A Way To Hypnotize Your Opponent

The recently finished Sinquefield Cup is going to attract chess players' attention for a long time. Mostly, chess analysts will concentrate their efforts trying to explain the phenomenal result of Fabiano Caruana. You can read my version here
It is very unusual to see a tournament where Magnus "the Magnificent" Carlsen is not the main media magnet.
Despite being in the Caruana's shadow the whole tournament, Carlsen still produced some good chess and came second. In the process, he demonstrated his trademark hypnotic skills.
If you are not sure what I am talking about, here is what GM Victor Korchnoi said about Magnus:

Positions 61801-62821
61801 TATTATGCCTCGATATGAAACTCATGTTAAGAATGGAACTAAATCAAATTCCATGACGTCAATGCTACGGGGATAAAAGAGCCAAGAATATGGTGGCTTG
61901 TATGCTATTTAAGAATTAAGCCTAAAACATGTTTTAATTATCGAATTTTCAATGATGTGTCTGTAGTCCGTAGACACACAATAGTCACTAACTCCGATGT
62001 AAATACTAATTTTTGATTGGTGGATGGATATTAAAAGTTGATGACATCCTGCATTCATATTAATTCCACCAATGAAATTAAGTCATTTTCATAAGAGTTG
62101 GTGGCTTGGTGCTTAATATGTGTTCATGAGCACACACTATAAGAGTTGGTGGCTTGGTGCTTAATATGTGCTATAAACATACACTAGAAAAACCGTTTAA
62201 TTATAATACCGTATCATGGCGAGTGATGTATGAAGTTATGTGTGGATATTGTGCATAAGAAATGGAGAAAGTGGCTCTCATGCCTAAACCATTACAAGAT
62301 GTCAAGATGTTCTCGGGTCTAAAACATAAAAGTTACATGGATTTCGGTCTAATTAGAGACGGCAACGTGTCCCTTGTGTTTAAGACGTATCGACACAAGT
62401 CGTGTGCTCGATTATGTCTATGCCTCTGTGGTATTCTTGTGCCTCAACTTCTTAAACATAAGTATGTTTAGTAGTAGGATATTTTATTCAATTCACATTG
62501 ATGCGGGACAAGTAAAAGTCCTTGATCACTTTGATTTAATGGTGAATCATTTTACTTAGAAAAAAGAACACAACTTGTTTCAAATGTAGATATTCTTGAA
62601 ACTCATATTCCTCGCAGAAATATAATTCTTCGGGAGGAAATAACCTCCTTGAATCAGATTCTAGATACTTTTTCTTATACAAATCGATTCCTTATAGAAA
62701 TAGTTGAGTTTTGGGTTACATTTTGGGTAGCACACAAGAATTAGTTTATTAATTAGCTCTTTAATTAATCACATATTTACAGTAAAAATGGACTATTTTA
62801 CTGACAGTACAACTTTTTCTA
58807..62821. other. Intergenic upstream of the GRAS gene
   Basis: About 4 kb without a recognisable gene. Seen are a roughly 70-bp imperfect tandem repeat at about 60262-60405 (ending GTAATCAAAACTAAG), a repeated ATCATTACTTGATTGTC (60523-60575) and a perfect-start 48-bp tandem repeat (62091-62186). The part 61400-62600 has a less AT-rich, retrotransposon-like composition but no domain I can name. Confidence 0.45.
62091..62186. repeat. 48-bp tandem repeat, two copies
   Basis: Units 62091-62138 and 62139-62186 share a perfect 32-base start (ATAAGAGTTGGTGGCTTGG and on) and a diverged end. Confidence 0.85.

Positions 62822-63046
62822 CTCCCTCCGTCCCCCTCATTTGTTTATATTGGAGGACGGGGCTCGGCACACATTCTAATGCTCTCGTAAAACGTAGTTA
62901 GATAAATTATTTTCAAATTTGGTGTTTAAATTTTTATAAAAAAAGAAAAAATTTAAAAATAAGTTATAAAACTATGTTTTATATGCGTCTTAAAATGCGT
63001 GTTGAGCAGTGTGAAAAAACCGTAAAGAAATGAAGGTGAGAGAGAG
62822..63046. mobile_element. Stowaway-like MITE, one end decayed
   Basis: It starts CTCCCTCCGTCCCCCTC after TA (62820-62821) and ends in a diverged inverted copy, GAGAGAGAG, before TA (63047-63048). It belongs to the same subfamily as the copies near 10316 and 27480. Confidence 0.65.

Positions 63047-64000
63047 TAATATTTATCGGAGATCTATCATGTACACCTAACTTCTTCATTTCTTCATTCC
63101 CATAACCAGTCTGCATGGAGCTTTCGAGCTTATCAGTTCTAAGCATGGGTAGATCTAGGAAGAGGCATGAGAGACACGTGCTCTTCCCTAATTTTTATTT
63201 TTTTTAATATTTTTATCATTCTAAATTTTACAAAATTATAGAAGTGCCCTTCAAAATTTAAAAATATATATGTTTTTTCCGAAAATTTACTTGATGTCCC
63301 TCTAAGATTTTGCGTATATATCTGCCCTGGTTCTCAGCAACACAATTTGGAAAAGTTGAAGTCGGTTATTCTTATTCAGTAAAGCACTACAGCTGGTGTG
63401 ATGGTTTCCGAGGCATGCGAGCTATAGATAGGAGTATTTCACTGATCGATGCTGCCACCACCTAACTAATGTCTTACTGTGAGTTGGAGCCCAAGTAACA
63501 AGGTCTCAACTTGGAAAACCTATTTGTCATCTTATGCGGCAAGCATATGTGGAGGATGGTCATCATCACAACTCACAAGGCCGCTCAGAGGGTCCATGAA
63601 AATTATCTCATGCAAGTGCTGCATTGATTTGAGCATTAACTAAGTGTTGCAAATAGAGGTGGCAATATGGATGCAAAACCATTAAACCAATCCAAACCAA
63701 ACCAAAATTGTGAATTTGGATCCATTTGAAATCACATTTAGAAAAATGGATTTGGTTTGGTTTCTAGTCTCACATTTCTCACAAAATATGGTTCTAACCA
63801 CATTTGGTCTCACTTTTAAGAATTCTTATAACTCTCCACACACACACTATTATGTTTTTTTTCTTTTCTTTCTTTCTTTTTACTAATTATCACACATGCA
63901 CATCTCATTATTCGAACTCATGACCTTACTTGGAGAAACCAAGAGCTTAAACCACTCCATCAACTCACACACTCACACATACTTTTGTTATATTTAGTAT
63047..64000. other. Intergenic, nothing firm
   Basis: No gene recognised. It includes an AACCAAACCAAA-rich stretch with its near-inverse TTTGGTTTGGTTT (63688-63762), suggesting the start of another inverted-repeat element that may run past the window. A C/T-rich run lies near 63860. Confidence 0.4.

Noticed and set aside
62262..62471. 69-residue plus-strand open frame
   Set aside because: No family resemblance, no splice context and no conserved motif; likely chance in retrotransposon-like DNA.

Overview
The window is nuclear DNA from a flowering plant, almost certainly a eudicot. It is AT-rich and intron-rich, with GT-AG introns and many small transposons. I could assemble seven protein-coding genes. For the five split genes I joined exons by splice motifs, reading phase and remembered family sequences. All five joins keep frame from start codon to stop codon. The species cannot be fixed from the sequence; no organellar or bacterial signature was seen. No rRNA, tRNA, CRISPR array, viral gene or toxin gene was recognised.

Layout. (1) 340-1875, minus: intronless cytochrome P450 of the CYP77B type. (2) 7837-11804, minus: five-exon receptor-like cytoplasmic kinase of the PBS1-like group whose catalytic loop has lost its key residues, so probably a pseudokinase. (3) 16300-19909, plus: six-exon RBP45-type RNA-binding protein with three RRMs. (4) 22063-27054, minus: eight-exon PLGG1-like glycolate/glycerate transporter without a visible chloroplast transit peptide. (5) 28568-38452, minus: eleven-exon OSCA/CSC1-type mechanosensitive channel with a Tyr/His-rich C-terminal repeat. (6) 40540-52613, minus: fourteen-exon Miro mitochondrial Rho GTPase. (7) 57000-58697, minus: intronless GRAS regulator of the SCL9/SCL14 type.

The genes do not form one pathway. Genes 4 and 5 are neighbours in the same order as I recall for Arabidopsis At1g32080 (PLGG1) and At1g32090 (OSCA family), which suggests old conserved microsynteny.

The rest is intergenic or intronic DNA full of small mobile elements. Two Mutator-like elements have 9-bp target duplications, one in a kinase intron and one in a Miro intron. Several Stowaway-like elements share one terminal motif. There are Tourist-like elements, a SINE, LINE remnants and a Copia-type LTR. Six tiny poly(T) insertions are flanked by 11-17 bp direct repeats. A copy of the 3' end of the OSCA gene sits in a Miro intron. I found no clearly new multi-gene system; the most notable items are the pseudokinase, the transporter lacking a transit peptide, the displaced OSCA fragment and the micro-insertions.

"I don't see that Carlsen has the best chess ability and I can't understand at all how he achieves such incredible success. I can guess why, but it's got no direct relation to chess. In the chess world there are a few people with absolutely incredible hypnotic abilities. Not so long ago I wrote in one of my books that there were three chess players in history who could (or can) read thoughts of their opponents: Tal, Mecking and Carlsen. That's what, I think, explains the Norwegian phenomenon. He reads thoughts!
Now look at the position from the game Aronian-Carlsen played in the Sinquefield Cup to see what Korchnoi was talking about.

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